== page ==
Lithium Chile Inc raised $28 million at $0.95 from Chengze Lithium International Ltd for its brine projects in Chile and Argentina. What business does Canada have ordering a Chinese company to not have a stake in Lithium Triangle brine projects via a Canadian listed company? Is that not the job of the Chilean and Argentine governments? If the Arizaro project does not advance because of lack of capital, maybe Argentina should take it away from the Canadian junior and give it to the Chinese investors.

Power Metals Corp has the Case Lake project which hosts a set of narrow dykes that include high grade cesium. Sinomine Rare Metals Resources Co bought 7.5 million shares in late 2021 to invest $1.5 million. As part of the financing Sinomine secured an offtake for all lithium, cesium and tantalum. But Case Lake does not even have a resource estimate yet, and Exploration VP Julie Selway, an expert on Canadian pegmatites, is still trying the find the best pegmatites at Case Lake. The offtake agreement is meaningless at this stage. Furthermore, Case Lake is very unlikely to become a future single point of failure. There are lots of other potential LCT type pegmatites in eastern Canada that will emerge as Lithium Mania 2.0 unfolds. And if by any chance 5-10 years from now it becomes necessary to allocate lithium and cesium supply to domestic users, the government can create export controls. The United States just did that to China with high end chip technology. The age of globalized free markets is over. Telling Sinomine to sell its stake in an exploration stage junior makes no sense. Sinomine already owns the Bernic Lake operation which used to produce cesium but Sinomine now wants to mine the spodumene left behind. Wouldn't it make more sense to force Sinomine to divest itself of the former Tanco operation in Manitoba it bought from Cabot?

Ultra Lithium Inc owns the Laguna Verde brine project in Argentina and a net 40% stake in its Georgia Lake area properties after selling 60% to a Chinese company called Yahua which has been busy doing deals with Australian companies. Zangge Mining Investment (Chengdu) Ltd invested $4.1 million at $0.18 to acquire 23 million shares earlier this year. The junior has 2 China based directors from a decade ago who together own 40.5 million shares. Why not also create a ban on Chinese nationals owning shares in any Canadian listed company? Do we really want to decide who is allowed to invest in resource juniors? Maybe it might make sense to block a Chinese entity from buying out a Canadian junior with a critical metals project in Canada that is ready to be built. But worry about that later. None of Ultra Lithium's projects are at an advanced stage.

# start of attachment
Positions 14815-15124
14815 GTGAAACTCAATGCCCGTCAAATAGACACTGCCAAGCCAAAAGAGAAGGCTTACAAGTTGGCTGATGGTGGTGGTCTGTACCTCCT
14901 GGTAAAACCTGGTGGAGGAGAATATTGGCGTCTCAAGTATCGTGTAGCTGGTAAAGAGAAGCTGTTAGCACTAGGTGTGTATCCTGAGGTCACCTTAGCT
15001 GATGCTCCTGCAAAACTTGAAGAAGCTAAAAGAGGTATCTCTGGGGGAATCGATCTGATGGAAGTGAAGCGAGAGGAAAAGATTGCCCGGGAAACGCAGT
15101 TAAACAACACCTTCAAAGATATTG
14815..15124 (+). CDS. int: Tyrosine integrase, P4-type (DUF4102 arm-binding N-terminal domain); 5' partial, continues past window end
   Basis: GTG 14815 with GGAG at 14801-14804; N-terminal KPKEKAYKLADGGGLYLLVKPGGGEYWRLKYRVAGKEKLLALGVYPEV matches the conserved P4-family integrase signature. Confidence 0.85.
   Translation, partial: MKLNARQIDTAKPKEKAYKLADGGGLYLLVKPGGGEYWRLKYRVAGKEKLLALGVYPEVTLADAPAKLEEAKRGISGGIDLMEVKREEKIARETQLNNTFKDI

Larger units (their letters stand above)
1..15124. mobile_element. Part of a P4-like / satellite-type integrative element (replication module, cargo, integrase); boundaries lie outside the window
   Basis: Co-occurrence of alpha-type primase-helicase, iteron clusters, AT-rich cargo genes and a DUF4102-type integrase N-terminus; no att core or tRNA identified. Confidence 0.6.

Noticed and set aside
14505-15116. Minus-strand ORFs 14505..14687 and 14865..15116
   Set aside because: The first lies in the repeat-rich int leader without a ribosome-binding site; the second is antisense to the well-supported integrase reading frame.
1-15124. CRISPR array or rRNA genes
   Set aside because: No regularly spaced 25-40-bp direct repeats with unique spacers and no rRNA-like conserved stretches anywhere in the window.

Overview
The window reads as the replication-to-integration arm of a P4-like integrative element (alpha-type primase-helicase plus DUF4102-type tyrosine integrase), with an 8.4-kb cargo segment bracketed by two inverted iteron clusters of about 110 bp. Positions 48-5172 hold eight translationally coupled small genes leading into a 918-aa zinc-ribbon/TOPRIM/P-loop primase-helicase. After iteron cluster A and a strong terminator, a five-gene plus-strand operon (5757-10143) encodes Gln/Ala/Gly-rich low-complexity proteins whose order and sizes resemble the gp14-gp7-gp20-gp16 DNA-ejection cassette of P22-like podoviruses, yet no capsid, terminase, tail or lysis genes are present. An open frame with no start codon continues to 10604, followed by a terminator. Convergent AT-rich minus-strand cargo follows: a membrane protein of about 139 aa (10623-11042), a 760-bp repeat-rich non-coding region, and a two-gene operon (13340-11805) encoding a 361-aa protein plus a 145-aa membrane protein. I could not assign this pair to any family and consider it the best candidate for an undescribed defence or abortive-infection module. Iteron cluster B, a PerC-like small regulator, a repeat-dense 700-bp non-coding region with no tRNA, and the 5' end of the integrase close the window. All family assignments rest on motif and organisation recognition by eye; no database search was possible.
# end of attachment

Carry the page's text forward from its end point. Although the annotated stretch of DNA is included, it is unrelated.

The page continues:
What the Canadian government should really focus on is its permitting cycle and unresolved First Nations problems. Consider the Spof vulnerability created by Brazil's domination of niobium supply from a single giant world class deposit called Araxa. Niobium is indirectly critical to the energy transition for its role as an alloy that strengthens steel which in turn allows light-weighting, meaning lower energy consumption when transporting goods. There is only one other deposit like Araxa, and it is also in Brazil in a hopelessly remote corner of the Amazon Basin. All other niobium enriched carbonatites are substantially smaller and lower grade. Global supply comes from 2 other such mines, one in Brazil controlled by a Chinese company called China Molybdenum, and the other is privately owned Niobec in Quebec. Araxa supplies 85% of global niobium output which goes mainly into steel. Toshiba is working on a niobium-titanium anode which would be a superior replacement for the graphite anode in the lithium ion battery. Brazil just went through a tumultuous election. Araxa is a huge single point of failure risk.

Canada's second best niobium deposit after Niobec is the James Bay deposit in northern Ontario owned by NioBay Metals Inc. A PEA done in 2020 shows that the deposit is viable at current niobium prices which Araxa's owner CBMM cultivates to maximize its domination of global supply, just high enough to allow some other deposits to be profitable, but not others such as Niocorp's Elk Creek carbonatite in Nebraska. Niobay has a drill permit that would let it take James Bay through the PFS stage. Local politics involving the Moose Cree First Nation has stalled work on advancing James Bay. The stock, which should be in the $2-$5 range while it advances James Bay toward a production decision with a future target price range of $10-$20, has collapsed to a dime after raising $10 million plus in 2020. Why doesn't Prime Minister Justin Trudeau step in and get exploration of the James Bay deposit back on track? Lithium Mania 2.0 will deliver dozens of potential pegmatite lithium mines in eastern Canada. Right now there is only one potential additional niobium mine in Canada and it is blocked by a local anti-mining lobby encouraged by outsiders who do double duty railing about the need to ban fossil fuels. Shame on Trudeau for his stupidity and hypocrisy.